Version: v1, Published online: 1998
Retrieved July 01, 2022, from https://www.rep.routledge.com/articles/biographical/bergson-henri-louis-1859-1941/v-1
8. Morality and religion
Bergson turned to morality, and to an explicit discussion of religion, late in life in his last major work, Les deux sources de la morale et de la religion (The Two Sources of Morality and Religion) (1932). On both topics he uses a dualistic framework, but not, as in previous works, to show how two antagonistic approaches share a common premise. He contrasts closed morality with open morality and static religion with dynamic religion, and in each case his preference for the second term is unambiguous. The open morality is one of aspiration rather than impulsion and is universal in scope. Dynamic religion is somewhat similar, culminating in mysticism, of whose nature and development he gives an extended account. Obligation he sees as the pull of instinct against the waywardness introduced by intelligence, and he rightly emphasizes that we perform the great majority of our obligations as a matter of course and without any heroic Kantian struggle. The contrast between trajectory and movement is used twice here. Just as we can never build up a movement out of elements of its trajectory, but must treat it as something distinct and unitary, we can never construct a motive for moral action from individual intellectual considerations: the motive must already be there, given by instinct (there are echoes of Hume here). The second point is that we can never pass from ever-expanding group loyalties, which always require some out-group as a foil, to the universal love of mankind that open morality demands and that only the mystic can provide.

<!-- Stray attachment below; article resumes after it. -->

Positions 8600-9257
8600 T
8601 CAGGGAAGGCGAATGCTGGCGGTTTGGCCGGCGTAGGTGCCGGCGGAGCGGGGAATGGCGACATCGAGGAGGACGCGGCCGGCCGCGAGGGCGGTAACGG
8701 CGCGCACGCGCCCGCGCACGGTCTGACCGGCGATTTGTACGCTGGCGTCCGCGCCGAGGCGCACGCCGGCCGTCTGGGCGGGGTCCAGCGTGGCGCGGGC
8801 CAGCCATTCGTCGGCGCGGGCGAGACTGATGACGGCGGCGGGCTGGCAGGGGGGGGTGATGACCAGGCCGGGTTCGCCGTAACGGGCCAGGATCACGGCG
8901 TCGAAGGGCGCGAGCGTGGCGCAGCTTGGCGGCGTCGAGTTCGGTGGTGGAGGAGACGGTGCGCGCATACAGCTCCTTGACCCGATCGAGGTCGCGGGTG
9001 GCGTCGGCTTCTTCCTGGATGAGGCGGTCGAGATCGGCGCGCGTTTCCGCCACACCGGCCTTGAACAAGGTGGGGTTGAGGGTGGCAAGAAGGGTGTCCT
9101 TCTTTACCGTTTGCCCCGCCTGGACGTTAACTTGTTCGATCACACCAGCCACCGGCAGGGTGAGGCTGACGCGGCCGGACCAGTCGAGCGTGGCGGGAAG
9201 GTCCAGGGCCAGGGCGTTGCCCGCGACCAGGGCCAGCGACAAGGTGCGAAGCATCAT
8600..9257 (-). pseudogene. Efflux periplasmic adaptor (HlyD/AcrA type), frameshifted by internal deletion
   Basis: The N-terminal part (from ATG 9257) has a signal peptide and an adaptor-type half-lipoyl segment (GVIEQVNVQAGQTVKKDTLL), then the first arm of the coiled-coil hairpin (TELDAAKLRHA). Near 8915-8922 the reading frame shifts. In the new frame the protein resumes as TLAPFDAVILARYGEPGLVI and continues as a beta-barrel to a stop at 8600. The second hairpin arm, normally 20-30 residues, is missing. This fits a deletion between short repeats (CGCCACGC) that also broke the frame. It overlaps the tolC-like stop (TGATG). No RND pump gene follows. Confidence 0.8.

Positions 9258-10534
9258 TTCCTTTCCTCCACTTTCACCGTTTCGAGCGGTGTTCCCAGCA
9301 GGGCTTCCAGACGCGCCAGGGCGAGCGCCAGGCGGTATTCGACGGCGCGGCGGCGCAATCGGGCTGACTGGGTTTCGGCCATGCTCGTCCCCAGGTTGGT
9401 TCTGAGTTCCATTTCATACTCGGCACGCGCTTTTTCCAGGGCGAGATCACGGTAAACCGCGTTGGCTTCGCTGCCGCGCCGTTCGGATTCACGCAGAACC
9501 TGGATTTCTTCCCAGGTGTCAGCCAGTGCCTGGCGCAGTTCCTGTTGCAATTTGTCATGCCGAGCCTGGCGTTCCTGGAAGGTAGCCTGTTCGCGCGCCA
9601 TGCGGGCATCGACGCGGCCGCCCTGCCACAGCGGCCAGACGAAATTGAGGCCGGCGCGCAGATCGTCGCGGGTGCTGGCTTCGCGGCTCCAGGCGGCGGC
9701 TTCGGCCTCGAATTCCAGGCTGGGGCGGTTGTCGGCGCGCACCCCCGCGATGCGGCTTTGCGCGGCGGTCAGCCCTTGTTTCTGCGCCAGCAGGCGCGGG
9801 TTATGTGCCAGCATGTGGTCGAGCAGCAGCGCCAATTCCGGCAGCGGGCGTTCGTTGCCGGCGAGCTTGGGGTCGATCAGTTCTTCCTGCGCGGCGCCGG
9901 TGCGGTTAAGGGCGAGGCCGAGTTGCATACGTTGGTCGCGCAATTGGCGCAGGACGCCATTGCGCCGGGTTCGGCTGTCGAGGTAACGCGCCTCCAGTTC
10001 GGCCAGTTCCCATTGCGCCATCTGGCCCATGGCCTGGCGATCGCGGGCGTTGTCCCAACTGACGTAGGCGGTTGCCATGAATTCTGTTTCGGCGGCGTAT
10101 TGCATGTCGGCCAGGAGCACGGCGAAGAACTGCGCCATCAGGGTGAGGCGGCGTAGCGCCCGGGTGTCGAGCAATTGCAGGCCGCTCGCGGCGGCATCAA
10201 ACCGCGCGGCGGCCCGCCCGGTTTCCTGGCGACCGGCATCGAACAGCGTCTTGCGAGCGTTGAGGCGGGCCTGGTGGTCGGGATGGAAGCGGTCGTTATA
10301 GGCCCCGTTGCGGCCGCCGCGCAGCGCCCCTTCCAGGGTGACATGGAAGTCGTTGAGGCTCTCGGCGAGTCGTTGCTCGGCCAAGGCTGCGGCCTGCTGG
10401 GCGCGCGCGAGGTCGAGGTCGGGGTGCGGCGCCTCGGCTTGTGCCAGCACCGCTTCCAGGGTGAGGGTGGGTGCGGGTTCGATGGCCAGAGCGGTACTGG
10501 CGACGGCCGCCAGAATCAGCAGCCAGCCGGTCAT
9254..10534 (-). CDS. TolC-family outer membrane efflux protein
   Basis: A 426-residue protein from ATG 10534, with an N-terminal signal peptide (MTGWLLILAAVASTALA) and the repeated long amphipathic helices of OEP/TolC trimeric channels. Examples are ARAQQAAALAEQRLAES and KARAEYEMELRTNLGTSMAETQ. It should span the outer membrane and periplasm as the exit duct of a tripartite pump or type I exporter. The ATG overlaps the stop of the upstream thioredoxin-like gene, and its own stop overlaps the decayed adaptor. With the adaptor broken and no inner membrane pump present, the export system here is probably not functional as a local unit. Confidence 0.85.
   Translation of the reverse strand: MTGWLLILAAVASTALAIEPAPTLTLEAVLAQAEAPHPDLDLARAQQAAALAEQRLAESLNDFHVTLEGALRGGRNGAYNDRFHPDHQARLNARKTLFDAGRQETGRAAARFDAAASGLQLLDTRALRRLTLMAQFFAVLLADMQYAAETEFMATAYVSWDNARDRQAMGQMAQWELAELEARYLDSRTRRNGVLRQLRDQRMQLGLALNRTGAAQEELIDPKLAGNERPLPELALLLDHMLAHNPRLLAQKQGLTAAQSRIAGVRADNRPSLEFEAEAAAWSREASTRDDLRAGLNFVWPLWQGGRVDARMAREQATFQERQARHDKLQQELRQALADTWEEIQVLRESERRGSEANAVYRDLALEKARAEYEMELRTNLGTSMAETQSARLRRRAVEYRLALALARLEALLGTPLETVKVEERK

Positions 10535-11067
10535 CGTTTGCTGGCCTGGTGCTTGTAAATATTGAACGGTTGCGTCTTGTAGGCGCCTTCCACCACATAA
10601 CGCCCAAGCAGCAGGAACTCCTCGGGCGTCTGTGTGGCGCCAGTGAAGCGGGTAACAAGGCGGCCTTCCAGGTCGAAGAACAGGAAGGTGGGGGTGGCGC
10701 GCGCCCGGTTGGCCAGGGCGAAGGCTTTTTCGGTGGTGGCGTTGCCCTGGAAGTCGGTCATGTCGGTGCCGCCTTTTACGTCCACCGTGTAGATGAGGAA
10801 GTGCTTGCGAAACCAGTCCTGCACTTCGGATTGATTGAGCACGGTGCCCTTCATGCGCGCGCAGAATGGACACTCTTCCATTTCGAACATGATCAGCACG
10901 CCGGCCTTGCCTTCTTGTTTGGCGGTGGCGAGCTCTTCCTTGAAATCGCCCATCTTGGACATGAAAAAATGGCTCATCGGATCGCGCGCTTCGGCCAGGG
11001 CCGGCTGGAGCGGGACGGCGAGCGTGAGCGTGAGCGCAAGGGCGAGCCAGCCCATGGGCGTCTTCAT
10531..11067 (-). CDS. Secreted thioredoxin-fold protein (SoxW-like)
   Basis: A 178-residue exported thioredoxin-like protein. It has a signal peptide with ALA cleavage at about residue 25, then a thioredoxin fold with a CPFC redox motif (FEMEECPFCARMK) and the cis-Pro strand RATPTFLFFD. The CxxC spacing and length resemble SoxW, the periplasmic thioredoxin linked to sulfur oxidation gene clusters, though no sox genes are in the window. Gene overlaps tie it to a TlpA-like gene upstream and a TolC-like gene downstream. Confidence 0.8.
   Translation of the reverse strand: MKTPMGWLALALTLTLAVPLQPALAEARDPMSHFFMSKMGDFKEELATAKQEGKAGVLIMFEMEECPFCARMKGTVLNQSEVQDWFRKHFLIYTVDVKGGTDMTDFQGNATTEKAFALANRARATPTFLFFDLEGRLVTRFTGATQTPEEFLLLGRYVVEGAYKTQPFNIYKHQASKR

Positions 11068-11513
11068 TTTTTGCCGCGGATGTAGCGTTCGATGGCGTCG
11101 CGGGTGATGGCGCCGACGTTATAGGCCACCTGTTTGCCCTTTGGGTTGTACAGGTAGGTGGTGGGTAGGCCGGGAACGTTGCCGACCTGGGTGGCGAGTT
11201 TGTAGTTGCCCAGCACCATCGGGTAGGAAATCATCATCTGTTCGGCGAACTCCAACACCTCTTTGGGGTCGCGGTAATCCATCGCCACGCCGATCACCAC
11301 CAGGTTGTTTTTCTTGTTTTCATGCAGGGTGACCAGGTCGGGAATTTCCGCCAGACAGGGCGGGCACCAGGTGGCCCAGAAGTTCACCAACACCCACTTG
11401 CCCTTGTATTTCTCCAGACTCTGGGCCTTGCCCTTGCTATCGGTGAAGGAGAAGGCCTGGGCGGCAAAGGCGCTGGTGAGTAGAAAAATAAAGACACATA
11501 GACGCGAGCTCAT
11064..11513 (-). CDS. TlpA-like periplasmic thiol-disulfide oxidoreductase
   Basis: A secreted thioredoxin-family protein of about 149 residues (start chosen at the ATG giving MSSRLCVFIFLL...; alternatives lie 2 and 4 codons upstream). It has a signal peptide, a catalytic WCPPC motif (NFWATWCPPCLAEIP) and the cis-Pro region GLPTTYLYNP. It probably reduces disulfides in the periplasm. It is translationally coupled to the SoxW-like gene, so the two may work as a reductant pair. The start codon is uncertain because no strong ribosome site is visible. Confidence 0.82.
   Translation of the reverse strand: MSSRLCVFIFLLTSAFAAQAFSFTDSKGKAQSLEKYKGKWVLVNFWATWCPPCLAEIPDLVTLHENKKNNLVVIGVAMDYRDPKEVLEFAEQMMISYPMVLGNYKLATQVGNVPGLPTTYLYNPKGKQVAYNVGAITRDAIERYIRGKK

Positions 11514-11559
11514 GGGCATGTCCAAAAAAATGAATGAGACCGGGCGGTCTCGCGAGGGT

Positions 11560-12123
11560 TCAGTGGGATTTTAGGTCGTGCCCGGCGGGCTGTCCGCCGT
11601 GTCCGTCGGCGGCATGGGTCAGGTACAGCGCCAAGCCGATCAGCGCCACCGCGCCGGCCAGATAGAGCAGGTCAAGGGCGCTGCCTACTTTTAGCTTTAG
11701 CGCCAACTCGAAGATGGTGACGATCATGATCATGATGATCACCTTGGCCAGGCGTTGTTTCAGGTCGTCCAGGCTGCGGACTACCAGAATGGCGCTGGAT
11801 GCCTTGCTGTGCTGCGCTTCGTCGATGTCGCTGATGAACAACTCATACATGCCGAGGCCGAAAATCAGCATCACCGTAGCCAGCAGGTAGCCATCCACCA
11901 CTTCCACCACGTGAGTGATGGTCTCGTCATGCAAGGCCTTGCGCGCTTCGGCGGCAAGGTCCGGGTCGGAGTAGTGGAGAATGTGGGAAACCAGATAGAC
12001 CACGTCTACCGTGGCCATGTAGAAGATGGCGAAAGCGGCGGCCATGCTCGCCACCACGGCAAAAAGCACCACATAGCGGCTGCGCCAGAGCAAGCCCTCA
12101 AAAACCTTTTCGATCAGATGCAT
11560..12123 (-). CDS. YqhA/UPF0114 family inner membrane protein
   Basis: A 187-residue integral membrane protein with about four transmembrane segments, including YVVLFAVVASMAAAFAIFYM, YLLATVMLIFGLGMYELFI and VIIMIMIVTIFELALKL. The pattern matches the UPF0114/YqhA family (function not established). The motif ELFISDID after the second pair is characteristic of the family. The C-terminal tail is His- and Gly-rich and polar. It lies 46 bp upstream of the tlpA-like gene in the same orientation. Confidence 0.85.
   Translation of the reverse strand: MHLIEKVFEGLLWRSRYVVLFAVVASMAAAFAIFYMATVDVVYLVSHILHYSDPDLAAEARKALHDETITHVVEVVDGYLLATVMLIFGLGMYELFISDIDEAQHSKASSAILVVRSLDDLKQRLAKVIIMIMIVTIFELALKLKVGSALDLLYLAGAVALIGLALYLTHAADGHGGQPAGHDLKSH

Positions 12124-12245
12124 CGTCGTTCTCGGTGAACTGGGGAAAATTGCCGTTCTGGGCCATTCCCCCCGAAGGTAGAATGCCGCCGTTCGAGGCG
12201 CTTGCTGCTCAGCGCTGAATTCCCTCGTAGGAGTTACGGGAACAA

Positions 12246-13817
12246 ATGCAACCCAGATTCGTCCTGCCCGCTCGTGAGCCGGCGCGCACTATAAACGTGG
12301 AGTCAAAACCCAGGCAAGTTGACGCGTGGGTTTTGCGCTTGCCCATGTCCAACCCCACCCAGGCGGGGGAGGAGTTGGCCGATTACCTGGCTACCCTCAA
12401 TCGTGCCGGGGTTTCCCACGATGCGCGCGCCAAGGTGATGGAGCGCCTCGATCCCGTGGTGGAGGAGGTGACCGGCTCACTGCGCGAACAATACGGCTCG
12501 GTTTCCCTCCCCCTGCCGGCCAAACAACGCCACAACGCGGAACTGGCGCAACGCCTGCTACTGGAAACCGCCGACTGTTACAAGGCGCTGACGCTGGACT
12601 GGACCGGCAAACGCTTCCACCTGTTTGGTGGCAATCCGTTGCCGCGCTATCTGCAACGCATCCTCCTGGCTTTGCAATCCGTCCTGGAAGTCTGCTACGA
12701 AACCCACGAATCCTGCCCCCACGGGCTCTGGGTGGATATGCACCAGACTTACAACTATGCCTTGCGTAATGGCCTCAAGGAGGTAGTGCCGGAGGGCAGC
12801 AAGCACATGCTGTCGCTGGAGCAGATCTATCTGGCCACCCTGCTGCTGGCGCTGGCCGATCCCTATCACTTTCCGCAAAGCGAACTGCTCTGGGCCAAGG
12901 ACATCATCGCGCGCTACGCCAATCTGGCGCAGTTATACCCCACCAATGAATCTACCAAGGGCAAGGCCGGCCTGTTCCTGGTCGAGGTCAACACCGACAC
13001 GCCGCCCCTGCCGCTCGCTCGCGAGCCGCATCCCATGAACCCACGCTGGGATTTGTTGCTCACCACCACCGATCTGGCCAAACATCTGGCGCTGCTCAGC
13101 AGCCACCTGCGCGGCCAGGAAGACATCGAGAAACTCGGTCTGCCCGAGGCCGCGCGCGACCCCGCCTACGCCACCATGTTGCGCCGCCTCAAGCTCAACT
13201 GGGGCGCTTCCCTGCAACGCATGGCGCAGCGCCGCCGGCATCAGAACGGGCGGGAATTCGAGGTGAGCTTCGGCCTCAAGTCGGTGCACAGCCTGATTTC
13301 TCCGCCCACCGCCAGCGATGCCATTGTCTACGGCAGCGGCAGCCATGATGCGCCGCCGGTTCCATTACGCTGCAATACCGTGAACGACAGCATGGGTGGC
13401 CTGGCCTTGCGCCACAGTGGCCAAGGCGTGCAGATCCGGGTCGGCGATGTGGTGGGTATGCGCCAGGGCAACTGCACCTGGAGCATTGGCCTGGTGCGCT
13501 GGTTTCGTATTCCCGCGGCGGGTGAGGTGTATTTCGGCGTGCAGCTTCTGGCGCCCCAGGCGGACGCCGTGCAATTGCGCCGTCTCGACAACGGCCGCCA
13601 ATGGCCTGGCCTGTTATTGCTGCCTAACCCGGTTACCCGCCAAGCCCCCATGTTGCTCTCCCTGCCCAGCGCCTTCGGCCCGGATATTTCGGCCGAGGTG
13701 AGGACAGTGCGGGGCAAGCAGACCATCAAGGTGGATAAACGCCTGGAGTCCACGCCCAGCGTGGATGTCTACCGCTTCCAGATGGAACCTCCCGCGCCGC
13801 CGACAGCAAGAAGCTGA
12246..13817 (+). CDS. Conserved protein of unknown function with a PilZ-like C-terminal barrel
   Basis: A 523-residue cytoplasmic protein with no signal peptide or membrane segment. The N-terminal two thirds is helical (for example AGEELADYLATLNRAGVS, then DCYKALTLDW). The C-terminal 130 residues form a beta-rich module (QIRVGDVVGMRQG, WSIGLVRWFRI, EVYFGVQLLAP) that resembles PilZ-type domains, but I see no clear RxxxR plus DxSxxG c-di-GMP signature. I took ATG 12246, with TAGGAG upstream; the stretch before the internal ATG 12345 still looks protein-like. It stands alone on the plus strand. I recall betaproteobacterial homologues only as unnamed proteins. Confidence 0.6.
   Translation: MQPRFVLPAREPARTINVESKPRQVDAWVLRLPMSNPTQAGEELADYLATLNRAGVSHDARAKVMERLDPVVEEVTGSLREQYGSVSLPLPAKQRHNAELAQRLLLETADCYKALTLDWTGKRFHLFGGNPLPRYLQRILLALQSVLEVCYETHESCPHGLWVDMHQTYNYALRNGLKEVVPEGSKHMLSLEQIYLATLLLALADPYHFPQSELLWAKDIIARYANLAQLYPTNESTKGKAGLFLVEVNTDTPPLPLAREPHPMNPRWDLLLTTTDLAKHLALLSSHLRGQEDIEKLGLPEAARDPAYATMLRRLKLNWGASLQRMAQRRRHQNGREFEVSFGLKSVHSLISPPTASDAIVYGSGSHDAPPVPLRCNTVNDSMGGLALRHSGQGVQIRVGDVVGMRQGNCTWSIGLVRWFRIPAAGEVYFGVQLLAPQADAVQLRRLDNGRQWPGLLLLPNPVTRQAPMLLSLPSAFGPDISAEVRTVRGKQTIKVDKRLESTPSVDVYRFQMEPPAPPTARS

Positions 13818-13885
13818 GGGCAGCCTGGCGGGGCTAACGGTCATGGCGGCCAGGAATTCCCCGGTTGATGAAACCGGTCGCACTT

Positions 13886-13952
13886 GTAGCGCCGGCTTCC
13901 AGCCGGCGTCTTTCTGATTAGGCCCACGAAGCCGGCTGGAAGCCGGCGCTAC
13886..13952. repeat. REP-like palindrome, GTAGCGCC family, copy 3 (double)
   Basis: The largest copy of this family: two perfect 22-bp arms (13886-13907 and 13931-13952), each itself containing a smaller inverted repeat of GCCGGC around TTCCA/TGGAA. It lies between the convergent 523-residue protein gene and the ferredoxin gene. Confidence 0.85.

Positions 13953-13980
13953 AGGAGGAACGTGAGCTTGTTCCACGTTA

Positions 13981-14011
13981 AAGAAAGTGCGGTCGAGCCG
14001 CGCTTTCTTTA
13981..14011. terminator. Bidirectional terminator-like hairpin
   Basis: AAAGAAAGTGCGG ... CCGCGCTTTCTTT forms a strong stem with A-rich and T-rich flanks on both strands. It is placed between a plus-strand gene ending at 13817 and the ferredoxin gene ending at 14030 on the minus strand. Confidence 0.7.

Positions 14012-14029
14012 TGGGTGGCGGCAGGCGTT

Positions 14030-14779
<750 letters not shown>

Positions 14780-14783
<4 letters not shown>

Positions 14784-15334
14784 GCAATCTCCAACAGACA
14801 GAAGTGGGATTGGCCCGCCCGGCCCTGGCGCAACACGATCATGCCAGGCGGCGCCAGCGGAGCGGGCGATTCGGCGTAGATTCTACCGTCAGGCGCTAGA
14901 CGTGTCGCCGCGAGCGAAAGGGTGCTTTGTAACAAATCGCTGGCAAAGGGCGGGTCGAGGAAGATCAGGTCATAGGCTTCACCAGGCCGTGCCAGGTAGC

Lacey, A.R.. Morality and religion. Bergson, Henri-Louis (1859–1941), 1998, doi:10.4324/9780415249126-DD008-1. Routledge Encyclopedia of Philosophy, Taylor and Francis, https://www.rep.routledge.com/articles/biographical/bergson-henri-louis-1859-1941/v-1/sections/morality-and-religion.
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